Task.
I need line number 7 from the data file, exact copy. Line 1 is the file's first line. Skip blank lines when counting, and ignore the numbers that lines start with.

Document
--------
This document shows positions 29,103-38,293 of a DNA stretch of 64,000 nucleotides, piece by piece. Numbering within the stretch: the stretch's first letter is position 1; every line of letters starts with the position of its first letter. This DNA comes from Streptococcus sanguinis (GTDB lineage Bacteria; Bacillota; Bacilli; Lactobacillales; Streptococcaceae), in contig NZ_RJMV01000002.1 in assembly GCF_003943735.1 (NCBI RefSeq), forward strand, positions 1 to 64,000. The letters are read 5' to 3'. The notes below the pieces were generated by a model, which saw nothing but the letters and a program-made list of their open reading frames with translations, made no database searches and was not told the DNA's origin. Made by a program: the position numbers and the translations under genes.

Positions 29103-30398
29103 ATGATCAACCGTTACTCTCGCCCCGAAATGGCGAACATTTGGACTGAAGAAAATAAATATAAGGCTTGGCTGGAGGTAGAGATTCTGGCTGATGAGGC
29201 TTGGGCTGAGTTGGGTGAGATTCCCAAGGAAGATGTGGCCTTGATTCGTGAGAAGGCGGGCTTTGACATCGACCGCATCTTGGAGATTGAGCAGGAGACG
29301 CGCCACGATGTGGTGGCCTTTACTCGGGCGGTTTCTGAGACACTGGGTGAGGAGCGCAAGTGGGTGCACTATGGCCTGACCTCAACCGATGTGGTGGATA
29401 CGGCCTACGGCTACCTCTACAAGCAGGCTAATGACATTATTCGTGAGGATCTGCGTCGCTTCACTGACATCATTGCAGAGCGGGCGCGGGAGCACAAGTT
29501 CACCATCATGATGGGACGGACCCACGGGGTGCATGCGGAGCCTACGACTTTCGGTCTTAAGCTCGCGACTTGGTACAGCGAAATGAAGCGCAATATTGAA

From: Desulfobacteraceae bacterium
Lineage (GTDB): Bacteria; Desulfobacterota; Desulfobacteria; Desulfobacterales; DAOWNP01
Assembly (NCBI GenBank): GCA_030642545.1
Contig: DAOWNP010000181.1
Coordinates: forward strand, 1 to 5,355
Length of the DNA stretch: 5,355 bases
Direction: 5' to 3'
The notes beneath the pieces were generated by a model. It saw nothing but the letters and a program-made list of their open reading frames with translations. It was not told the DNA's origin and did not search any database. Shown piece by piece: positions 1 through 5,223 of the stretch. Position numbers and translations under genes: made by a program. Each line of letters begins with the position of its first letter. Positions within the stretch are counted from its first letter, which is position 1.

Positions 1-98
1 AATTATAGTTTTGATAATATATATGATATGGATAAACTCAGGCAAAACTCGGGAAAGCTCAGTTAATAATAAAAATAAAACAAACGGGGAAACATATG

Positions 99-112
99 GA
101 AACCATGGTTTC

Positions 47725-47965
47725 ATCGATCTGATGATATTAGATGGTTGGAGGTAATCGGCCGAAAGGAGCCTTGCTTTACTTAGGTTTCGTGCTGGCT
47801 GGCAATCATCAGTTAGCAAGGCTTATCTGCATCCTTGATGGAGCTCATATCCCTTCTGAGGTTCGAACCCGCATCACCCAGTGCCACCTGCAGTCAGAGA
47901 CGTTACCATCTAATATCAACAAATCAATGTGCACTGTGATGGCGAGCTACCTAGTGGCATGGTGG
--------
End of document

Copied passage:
29501 CACCATCATGATGGGACGGACCCACGGGGTGCATGCGGAGCCTACGACTTTCGGTCTTAAGCTCGCGACTTGGTACAGCGAAATGAAGCGCAATATTGAA